Thursday, July 28, 2011

Was the $5 Billion Worth It?

A great interview with Bill Gates on school reform from the weekend WSJ, where he gives a great plug for KIPP:

"I bring a bias to this," says Mr. Gates. "I believe in innovation and that the way you get innovation is you fund research and you learn the basic facts." Compared with R&D spending in the pharmaceutical or information-technology sectors, he says, next to nothing is spent on education research. "That's partly because of the problem of who would do it. Who thinks of it as their business? The 50 states don't think of it that way, and schools of education are not about research. So we come into this thinking that we should fund the research."

Of late, the foundation has been working on a personnel system that can reliably measure teacher effectiveness. Teachers have long been shown to influence students' education more than any other school factor, including class size and per-pupil spending. So the objective is to determine scientifically what a good instructor does.

"We all know that there are these exemplars who can take the toughest students, and they'll teach them two-and-a-half years of math in a single year," he says. "Well, I'm enough of a scientist to want to say, 'What is it about a great teacher? Is it their ability to calm down the classroom or to make the subject interesting? Do they give good problems and understand confusion? Are they good with kids who are behind? Are they good with kids who are ahead?'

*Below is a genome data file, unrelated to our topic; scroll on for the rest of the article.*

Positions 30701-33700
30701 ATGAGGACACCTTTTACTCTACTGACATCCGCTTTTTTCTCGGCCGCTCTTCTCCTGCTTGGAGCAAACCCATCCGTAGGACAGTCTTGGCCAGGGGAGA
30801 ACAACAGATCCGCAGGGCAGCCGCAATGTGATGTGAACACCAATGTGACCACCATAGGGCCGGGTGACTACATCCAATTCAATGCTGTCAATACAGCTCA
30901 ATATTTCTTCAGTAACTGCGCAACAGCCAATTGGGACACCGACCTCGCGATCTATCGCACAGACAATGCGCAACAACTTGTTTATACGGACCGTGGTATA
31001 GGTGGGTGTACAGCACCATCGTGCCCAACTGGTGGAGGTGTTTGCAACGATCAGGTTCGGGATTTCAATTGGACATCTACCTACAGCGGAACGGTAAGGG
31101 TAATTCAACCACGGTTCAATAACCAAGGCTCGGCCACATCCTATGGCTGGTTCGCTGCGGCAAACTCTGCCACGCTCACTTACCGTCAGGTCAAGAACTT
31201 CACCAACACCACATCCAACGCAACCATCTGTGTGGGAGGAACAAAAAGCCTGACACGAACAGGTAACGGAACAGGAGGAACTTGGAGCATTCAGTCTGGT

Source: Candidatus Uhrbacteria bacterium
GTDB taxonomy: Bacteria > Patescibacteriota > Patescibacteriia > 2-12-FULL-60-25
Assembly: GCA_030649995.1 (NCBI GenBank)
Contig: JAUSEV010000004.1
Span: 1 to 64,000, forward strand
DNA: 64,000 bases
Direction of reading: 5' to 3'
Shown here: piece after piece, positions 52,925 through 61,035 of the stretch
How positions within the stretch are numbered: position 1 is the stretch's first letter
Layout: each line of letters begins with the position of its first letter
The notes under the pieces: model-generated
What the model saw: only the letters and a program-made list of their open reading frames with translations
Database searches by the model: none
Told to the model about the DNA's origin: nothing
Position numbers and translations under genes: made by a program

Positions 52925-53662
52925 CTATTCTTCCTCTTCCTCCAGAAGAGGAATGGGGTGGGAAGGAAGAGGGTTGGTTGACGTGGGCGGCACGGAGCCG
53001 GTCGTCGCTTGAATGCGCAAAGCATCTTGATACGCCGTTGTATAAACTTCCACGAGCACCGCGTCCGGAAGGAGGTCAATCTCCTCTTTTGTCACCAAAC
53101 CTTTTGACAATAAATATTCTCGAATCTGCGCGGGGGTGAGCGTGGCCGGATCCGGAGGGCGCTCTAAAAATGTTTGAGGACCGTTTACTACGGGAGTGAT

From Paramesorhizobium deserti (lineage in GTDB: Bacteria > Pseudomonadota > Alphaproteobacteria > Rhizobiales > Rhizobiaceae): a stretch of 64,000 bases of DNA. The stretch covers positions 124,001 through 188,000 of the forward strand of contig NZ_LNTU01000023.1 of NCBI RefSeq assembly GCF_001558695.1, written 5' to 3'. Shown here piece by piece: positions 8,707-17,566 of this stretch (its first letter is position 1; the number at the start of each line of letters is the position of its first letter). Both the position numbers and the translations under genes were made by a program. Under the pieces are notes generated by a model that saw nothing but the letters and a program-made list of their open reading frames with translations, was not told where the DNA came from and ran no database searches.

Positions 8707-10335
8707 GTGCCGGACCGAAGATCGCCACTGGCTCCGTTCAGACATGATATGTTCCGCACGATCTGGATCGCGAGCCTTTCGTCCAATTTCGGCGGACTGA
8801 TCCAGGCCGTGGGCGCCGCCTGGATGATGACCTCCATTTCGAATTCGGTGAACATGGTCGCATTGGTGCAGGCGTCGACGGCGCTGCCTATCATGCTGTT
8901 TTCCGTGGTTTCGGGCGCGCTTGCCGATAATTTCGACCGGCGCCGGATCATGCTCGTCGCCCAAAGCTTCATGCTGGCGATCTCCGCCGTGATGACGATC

"I watched the movies. I saw 'To Sir, With Love,'" he chuckles, recounting the 1967 classic in which Sidney Poitier plays an idealistic teacher who wins over students at a roughhouse London school. "But they didn't really explain what he was doing right. I can't create a personnel system where I say, 'Go watch this movie and be like him.'"

…On the fraught issue of school choice, his foundation has been a strong advocate of charter schools, and Mr. Gates is particularly fond of the KIPP charter network and its focus on serving inner-city neighborhoods. "Whenever you get depressed about giving money in this area," he volunteers, "you can spend a day in a KIPP school and know that they are spending less money than the dropout factory down the road."


Was the $5 Billion Worth It?

A decade into his record-breaking education philanthropy, Bill Gates talks teachers, charters—and regrets.



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